Walter Isaacson: Using technology to help relax may seem counter intuitive, after all, many people find their inability to unhook from technology as a major source of stress in their lives. But Garten says that the marriage of technology and meditation makes sense in today’s connected world. And even Deepak Chopra who’s been meditating without technical assistance for most of his 73 years has concluded that wellness and technology aren’t necessarily incompatible.
Deepak Chopra: Technology is neutral. What you do with it is up to you and the choice is yours. But the other aspect of technology is it’s part of our culture now and it’s unstoppable. I think about technology as the next evolution of the human species. And there’s a principle in evolution, if you don’t adapt, you get extinct, you become irrelevant. Either we use technology to our advantage or technology can be a source of stress, but technology can also be used for our total well-being. I think through technology, I look at the internet as our global brain and that if we can actually use technology to help people harness their inner creativity, and their imagination and ability to bioregulate, we should be doing it otherwise we are not being responsible.
Walter Isaacson: Mindfulness consultant, Andy Lee, agrees that it’s important to reach people where they live and these days that means connecting with them on their phones. And he acknowledges that there are some very good apps and devices out there to help people with their mindfulness and meditation. But he worries that technology might sometimes be making things a bit too easy, minimizing the importance of struggling through to achieve your goals. Andy Lee.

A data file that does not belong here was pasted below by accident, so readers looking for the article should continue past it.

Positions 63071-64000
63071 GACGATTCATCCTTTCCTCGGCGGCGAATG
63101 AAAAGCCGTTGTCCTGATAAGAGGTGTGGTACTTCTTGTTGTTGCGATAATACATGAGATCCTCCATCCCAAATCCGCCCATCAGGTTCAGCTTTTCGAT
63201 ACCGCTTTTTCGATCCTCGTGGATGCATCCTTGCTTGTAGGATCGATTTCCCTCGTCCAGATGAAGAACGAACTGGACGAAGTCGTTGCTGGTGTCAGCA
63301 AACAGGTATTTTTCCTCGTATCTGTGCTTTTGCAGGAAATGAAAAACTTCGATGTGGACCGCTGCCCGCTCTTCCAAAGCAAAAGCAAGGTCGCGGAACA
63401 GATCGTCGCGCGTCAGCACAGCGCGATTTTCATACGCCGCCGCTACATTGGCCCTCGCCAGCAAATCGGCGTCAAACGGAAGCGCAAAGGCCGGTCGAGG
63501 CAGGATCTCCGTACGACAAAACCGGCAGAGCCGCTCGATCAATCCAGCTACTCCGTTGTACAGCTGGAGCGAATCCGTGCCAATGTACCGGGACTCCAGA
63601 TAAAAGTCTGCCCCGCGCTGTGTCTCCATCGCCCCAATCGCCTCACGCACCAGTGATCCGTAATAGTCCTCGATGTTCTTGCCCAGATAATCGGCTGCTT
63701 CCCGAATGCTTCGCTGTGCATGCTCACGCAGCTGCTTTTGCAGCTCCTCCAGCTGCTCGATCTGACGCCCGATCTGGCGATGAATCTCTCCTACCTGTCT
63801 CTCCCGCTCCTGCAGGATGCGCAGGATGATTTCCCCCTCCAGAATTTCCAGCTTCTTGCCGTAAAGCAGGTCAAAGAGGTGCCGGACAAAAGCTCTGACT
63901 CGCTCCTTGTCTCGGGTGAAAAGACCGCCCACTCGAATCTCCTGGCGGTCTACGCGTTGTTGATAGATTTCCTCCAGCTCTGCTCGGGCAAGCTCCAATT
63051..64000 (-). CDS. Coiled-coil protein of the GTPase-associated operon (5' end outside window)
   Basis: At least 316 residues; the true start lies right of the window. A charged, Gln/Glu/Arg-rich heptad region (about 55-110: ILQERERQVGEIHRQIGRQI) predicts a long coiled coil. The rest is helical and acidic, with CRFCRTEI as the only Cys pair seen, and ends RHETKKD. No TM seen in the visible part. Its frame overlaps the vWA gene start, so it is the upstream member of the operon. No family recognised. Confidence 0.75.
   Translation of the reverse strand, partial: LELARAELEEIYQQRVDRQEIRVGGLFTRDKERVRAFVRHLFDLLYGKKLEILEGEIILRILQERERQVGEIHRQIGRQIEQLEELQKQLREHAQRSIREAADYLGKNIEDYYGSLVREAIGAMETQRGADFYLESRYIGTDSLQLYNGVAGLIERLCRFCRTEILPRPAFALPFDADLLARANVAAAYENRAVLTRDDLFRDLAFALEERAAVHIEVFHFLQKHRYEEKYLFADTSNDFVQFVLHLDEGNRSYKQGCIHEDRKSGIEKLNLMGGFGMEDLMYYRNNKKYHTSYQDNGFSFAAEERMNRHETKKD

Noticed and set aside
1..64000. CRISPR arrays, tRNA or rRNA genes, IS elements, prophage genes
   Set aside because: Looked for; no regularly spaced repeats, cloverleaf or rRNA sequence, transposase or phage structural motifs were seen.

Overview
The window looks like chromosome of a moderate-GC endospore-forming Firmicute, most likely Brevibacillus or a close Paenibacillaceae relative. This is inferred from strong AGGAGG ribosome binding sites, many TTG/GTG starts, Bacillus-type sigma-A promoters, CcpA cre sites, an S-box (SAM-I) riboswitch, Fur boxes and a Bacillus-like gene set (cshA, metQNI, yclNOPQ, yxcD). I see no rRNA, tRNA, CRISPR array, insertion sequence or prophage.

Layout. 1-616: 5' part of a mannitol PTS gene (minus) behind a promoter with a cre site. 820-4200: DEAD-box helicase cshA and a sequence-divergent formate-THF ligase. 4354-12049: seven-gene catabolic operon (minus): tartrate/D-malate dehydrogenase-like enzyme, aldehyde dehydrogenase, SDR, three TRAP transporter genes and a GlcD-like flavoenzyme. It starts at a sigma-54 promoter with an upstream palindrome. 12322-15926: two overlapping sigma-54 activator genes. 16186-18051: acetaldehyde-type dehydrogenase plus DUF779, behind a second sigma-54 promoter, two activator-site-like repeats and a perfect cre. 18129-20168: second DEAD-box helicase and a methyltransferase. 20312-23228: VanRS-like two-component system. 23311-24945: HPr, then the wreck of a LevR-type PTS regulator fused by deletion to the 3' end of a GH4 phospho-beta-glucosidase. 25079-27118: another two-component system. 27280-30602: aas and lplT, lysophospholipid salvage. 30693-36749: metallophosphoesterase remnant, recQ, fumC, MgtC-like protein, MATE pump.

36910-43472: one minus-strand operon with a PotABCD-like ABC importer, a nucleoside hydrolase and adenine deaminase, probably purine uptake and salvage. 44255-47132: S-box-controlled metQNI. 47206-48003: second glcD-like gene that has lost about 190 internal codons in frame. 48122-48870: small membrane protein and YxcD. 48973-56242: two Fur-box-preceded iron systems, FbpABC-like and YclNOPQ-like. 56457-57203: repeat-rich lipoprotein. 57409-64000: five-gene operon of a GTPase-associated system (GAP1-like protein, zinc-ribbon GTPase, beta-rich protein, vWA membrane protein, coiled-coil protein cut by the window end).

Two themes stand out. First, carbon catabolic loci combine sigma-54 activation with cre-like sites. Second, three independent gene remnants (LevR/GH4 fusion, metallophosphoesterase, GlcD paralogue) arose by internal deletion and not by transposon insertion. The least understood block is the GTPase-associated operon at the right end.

Andy Lee: I am concerned a little bit about convenience trumping everything. I think that there is some benefit about practicing mindfulness without an app, without being guided to see really what your mind is doing when there’s no one there to tell you what you should be focusing on right now. I do believe that practicing meditation without guidance is something that everybody should do, if not all the time then certainly part of the time. And that’s not always recognized by people who use the apps. Because one of the things that people are doing now is they’re coming up with ways that you can monitor your own physiology using your phone or other wearables to tell you when you’re stressed, or to tell you when you’re happy, or to tell you when any number of things are happening.
Andy Lee: And I think that the goal, I think it’s so much more powerful if we can learn to do that ourselves without technology. Because we really should be able to stop and say to ourselves, “How am I feeling right now? Am I impatient, or calm, or happy, or disappointed?” And to invent an app that can help us to do that I think can be counterproductive. I think we really need to build those skills ourselves and to make sure that apps are really helpful and not crutches.